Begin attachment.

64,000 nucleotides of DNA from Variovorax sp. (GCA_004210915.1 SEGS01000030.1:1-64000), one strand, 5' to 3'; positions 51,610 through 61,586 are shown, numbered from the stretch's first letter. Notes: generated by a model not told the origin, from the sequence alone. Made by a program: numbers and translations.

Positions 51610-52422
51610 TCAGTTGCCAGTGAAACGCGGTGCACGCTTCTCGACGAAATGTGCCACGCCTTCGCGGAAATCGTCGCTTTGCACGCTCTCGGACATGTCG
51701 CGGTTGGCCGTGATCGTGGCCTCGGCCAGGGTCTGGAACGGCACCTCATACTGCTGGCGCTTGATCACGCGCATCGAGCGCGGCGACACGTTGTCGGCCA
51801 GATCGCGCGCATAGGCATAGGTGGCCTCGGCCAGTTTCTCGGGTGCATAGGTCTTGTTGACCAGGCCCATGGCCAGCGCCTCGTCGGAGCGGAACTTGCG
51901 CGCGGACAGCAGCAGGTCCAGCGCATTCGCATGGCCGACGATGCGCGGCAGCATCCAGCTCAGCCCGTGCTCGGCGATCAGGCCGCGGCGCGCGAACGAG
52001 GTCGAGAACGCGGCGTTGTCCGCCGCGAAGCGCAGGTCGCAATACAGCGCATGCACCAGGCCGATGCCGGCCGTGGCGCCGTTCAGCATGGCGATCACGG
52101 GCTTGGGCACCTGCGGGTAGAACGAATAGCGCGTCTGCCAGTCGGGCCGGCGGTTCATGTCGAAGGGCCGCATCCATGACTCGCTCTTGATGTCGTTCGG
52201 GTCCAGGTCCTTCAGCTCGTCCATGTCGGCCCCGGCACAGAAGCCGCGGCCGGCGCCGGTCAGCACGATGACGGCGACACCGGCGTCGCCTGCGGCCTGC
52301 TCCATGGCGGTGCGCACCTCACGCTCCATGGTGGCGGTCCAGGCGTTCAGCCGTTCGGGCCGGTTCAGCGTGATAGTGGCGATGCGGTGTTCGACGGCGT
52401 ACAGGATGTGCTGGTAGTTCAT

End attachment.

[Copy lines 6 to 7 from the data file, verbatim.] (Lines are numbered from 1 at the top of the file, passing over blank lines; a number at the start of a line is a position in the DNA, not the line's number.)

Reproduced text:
51901 CGCGGACAGCAGCAGGTCCAGCGCATTCGCATGGCCGACGATGCGCGGCAGCATCCAGCTCAGCCCGTGCTCGGCGATCAGGCCGCGGCGCGCGAACGAG
52001 GTCGAGAACGCGGCGTTGTCCGCCGCGAAGCGCAGGTCGCAATACAGCGCATGCACCAGGCCGATGCCGGCCGTGGCGCCGTTCAGCATGGCGATCACGG